My associations with home…Warmth. 400 thread count cotton sheets. My dog to lick my ear, nose, and mouth. Pie. Comfy couches. People. Water. Great bathrooms, with a shower and tub. My own room. A fridge with abundant and diverse food in it. Trinkets and photos that represent places I’ve been and people I’ve loved. My guitar. Easy access to transport. TV, movies, radio, music, internet. Easy and multiple means of communication. I’m very rarely left wanting for something, and that something is usually fairly easy to find. Yes, I’m thankful for my home, and I take it all too for granted.
There seem to be two types of suffering: one that is abusive, and one that is redeeming. My thoughts this week are entrenched in how my country is set on being complicit in assuring that the primer be the experience of Syrian refugees, whether that be it’s involvement in the Syrian civil war or examining it’s responses to ISIS in a holistic way. ISIS wields fear wherever it goes, feeding on terror and psychological violence. The reality that refugees are escaping right now is one that I can’t imagine if I tried, and I won’t be naïve enough to try to write about it.
What is the most bothersome part about this week and these reflections though, are that my government and compatriots are trying to deny a home, an attempt at comfort, stability, and safety to those who are living in hell right now. It seems that the USA, home of manifest destiny, the American dream, built on different waves of migrants and refugees, is abandoning its ethics to the fear that ISIS has bred.
It’s heartbreaking. And it’s not surprising. It’s a repeated tale of xenophobia, bias, prejudice, racism, violence of privilege, and fear winning once again. This week I’m tired, my heart aches, and I’m left with little hope.
I’m begging that some act prove me wrong. I’m desperate that my politicians show up for complex conversations. And yet, I’m positive that my frustration and pleas does not match the anguish and realties of refugees.
Here is a great poem I stumbled on that does a great job of doing something I cannot do…talking about home when there is no place to call home.
“HOME,” by Somali poet Warsan Shire
no one leaves home unless
home is the mouth of a shark
you only run for the border
when you see the whole city running as well
your neighbours running faster than you
breath bloody in their throats
the boy you went to school with
who kissed you dizzy behind the old tin factory
is holding a gun bigger than his body
you only leave home
when home won’t let you stay.
no one leaves home unless home chases you
fire under feet
hot blood in your belly
it’s not something you ever thought of doing
until the blade burnt threats into
and even then you carried the anthem under
only tearing up your passport in an airport toilets
sobbing as each mouthful of paper
made it clear that you wouldn’t be going back.
you have to understand,
that no one puts their children in a boat
unless the water is safer than the land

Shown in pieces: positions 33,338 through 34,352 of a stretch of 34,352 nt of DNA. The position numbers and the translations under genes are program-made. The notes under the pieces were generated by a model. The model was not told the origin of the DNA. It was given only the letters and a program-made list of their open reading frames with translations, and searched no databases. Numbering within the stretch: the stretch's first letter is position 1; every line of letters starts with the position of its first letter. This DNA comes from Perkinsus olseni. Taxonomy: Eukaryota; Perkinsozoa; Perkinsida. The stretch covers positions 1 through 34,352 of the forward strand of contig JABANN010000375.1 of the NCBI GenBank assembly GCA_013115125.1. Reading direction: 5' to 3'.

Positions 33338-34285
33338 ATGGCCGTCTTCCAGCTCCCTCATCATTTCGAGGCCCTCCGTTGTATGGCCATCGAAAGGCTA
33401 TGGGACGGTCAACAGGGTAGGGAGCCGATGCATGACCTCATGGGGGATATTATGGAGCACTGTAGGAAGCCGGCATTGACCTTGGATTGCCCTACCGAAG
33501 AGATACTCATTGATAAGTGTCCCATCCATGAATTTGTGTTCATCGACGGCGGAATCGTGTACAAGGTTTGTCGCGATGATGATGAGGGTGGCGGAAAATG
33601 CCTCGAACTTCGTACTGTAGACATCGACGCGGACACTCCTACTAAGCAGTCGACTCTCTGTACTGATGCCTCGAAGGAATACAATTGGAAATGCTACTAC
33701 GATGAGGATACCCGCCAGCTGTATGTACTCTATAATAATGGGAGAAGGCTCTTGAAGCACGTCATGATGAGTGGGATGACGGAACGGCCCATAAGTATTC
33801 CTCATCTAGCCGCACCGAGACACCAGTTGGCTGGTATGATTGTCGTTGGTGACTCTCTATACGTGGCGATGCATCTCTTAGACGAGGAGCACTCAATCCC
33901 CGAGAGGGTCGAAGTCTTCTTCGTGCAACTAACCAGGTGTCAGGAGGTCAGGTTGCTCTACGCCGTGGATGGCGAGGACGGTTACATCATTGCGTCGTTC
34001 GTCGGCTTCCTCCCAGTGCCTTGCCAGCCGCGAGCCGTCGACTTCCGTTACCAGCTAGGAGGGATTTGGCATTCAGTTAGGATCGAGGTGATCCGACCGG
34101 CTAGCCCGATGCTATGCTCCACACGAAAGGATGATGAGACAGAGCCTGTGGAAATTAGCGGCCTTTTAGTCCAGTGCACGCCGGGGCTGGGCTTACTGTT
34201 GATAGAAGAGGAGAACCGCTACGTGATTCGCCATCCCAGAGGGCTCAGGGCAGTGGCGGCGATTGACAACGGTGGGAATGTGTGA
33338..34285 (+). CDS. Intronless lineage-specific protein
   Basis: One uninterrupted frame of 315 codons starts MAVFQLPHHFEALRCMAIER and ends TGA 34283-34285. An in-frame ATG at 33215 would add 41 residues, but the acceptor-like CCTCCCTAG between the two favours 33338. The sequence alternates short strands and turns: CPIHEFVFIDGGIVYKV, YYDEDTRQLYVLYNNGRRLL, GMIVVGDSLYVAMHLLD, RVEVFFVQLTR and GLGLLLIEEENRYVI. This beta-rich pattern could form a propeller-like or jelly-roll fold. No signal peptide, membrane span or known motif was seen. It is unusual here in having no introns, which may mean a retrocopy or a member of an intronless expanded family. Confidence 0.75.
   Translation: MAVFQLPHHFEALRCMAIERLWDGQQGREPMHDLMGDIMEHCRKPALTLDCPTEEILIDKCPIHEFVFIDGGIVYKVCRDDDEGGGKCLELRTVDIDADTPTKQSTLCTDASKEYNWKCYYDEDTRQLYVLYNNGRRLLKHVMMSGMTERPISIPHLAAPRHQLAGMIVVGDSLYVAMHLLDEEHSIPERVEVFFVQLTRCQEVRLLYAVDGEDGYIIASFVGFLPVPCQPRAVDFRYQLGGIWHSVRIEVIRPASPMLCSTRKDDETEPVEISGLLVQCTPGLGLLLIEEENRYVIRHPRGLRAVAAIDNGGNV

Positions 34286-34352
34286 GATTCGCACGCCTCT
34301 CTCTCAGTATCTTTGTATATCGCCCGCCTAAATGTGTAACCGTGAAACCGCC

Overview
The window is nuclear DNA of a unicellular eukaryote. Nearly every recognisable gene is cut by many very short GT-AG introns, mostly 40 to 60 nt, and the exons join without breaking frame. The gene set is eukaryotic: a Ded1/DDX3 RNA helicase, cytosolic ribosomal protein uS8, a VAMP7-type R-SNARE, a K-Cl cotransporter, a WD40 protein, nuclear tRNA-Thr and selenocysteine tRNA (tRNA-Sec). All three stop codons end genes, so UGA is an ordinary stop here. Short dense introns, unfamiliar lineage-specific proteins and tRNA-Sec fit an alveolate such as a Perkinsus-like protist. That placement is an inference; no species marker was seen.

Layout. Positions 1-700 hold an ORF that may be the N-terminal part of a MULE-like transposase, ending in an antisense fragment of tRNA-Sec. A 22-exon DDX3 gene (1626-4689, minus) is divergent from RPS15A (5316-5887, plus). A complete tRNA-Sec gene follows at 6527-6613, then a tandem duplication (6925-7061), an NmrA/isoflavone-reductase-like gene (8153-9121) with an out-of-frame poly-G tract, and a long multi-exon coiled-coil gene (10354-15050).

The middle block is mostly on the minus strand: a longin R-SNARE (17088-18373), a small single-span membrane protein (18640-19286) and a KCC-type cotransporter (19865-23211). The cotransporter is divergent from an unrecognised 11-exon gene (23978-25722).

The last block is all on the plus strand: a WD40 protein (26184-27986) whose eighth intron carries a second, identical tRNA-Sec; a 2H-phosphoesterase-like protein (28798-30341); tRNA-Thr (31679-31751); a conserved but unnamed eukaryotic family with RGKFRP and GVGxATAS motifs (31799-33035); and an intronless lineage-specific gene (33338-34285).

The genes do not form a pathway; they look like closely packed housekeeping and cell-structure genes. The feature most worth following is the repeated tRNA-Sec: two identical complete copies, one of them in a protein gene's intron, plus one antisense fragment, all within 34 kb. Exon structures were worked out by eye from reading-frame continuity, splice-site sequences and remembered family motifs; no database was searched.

no one burns their palms
no one spends days and nights in the stomach of a truck
feeding on newspaper unless the miles travelled
means something more than journey.
no one crawls under fences
no one wants to be beaten
no one chooses refugee camps
or strip searches where your
body is left aching
because prison is safer
than a city of fire
and one prison guard
in the night
is better than a truckload
of men who look like your father
no one could take it
no one could stomach it
no one’s skin would be tough enough
go home blacks
sucking our country dry
niggers with their hands out
they smell strange
messed up their country and now they want
to mess ours up
how do the words
the dirty looks
roll off your backs
maybe because the blow is softer
than a limb torn off
or the words are more tender
than fourteen men between
or the insults are easier
than your child’s body
i want to go home,
but home is the mouth of a shark
home is the barrel of the gun
and no one would leave home
unless home chased you to the shore
unless home told you
to quicken your legs
leave your clothes behind
crawl through the desert
wade through the oceans
your survival is more important
no one leaves home until home is a sweaty voice in your ear
run away from me now
i dont know what i’ve become
but i know that anywhere
is safer than here.
My prayer for citizens and politicians of the USA:
Let us be anchored in truth. Let us remember the comfort that the word home should elicit. Let us not walk this earth in a deep slumber that is ignorance and inhumanity. May we live valiantly without giving into fear. There are living, breathing examples that should appeal to our ethos and pathos. May our pride not be a bluff that prevents action, but may it be a motivating factor to delve into complex conversations and realities. When stomachs are bulging this week after gorging on a Thanksgiving meal, let us remember the popular origins of the holidays, when white Christians were religious refugees and needing a place to call home and food to fill their hungry bellies.